Crossout Designator – #KICO-EN013
Date Reviewed: December 27, 2021
Ratings are based on a 1 to 5 scale. 1 is bad. 3 is average. 5 is great.
We enter week two of the top 10 cards with a card that, while might not have taken over the format by storm like we would of expected, is still a really good card. From the 2021 Mega Tins, we have Crossout Designator.
Crossout is a Quick-Play Spell that lets you declare a card name and banish said card from the negate to negate its effects and the effects of all cards with the same name for the turn. So the best use that comes to mind might be hand traps, which might be why this isn’t as popular over here because we don’t have Maxx “C” and the format warping power that has to where this would be necessary in Japan. Either way, negating an Ash Blossom or Nibiru that would really hurt your combos is nice to get a hold of, especially since Called by the Grave is at 1 and can’t hit a Nibiru. This also has the benefit of hitting Spells and Traps, which is good against some staples or in a mirror match, similar to some monsters your opponent would use on their turn after you set this. Even if Crossout isn’t as big here as it is in Japan, it is still a card to respect cause it can stop your certain interruptions from affecting the opponent, or worse your important combo pieces in a mirror match. I’d especially keep an eye on this if we ever, for whatever reason Konami feels like, to bring back Maxx “C” to the TCG.
Advanced Rating: 4.5/5
Art: 4/5 Still nice to see the knight from Nobleman of Crossout.
My #5: Number F0: Utopic Draco Future
Hello Pojo Fans,
Crossout Designator begins our Top 5.
One of the most hyped cards of the year, Designator is heavily used in the Side Deck and in some archetypes used in a playset in the Main Deck. Quick-Play to counter any card your opponent can play (minus Counter Traps) as long as you can banish a copy of your own. It negates the card and locks out any other copies for the rest of the turn, including any active on the field. Despite how this can be used offensively and defensively, Designator is still a -1 on your side and you have to have a copy of that card, so it isn’t something that can cover a wide amount of the card pool. This is a card you are using against popular cards splashed into all decks like hand traps and counter traps. Designator sees its biggest blow-off in mirror matches where it covers almost the entirety of the opponent’s deck. In all, Designator is not a card to shotgun immediately, it is more of a card to save and play in a critical moment that will pay off big for you.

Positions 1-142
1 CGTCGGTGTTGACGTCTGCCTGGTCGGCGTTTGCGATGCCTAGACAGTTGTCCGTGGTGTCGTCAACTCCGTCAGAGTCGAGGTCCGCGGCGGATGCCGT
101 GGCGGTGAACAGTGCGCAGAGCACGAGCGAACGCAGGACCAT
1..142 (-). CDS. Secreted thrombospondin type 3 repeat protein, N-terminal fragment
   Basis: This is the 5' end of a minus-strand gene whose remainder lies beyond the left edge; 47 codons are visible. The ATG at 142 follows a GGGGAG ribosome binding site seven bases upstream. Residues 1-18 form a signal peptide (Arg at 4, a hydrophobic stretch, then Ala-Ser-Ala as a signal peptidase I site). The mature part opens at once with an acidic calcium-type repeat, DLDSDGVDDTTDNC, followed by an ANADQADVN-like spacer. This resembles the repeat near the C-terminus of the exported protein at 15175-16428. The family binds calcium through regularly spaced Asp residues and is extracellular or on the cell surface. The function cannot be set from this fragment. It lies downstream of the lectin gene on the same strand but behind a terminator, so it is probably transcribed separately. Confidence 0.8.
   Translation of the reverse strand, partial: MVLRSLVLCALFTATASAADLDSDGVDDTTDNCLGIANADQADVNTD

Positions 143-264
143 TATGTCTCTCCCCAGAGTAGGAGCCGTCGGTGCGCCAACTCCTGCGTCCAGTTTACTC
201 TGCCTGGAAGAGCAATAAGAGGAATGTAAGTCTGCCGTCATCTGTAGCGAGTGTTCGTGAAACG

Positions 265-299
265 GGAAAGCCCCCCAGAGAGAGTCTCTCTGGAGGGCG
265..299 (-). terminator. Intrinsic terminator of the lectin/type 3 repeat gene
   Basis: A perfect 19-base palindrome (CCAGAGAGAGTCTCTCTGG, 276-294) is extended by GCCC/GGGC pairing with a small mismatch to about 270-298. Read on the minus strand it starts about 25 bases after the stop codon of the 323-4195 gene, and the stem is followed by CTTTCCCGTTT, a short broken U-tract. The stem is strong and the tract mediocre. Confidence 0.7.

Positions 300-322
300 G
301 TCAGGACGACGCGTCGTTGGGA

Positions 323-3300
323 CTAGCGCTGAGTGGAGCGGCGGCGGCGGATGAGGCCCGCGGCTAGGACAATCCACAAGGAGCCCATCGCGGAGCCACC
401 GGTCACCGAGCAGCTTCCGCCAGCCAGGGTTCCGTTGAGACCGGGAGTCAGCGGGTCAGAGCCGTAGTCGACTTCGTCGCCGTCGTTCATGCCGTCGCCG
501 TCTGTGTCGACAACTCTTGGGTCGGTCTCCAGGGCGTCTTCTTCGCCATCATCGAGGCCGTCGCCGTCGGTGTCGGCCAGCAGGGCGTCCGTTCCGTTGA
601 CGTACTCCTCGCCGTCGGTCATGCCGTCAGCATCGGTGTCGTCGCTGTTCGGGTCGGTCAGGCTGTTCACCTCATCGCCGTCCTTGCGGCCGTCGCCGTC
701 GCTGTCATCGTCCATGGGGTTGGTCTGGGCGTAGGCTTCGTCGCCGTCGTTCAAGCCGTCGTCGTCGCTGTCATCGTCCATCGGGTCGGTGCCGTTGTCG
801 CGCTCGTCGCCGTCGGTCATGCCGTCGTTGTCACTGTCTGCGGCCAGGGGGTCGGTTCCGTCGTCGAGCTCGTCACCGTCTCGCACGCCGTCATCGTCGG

If you play a meta deck this card may see play in the Main Deck. If you play rogue, it is a Side Deck choice, but not a guarantee in a playset. Two copies may be enough in addition to a Called By the Grave.
Until Next Time
Crossout Designator starts the back half of the second half of the countdown. A Quickplay, and a smart player’s one at that, as you need to have a staple or ‘broken’ card in your Deck, but not in your Grave or in play, to prevent your opponent from capitalizing with the same card. At least until the End of the Turn this is played. This is one of those great cards your opponent likely knows they’re screwed for that Turn, unless they can chain through it or negate it another way. But the fact they made this Quickplay nearly makes this too powerful, in my opinion, and all the more appropriate you can only use one a Turn. Though…that does allow you to use them in back to back Turns, if you so desire, and that could be rather fun and annoying, quite quickly. It is Semi-Limited in the OCG after all. Fun card, smart card, powerful card.
Art: 3/5 Been there, done that, she gets around.
One of the most polarizing cards of the year, it should come as no surprise that Crossout Designator makes its way to number 5 on the Pojo countdown. We’ve also reviewed this card already, so to summarize, it’s a quick play spell that can negate a card effect until the end of the turn as long as you banish a copy of that card from your main deck. It proved to be an incredibly powerful card in the OCG, as it counters hand traps and is even more threatening in mirror matches, to the point where it was limited in a recent banlist after being semi-limited in a previous one. Over here in TCG, Crossout was met with both fear and fanfare, but it was ultimately not as powerful, likely due to TCG players disliking the idea of “crossout bricks” and preferring extenders over preventing hand traps in the first place. Crossout Designator is still a very powerful and useful card, as it has seen some usage in higher echelons of tournament play. You will still have to weigh the benefits of cutting deck space for hand traps that you think the opponent will be using, so it’s not quite as simple as splashing Crossout in every deck. At the very least, though, Crossout Designator is a big help for weaker combo decks that are vulnerable to hand traps and would appreciate the additional copies of Called by the Grave, so that along with its usage in some top tier decks lands it on number 5 in our countdown.
Art: 4/5 Nobleman of Crossout always had fabulous hair.
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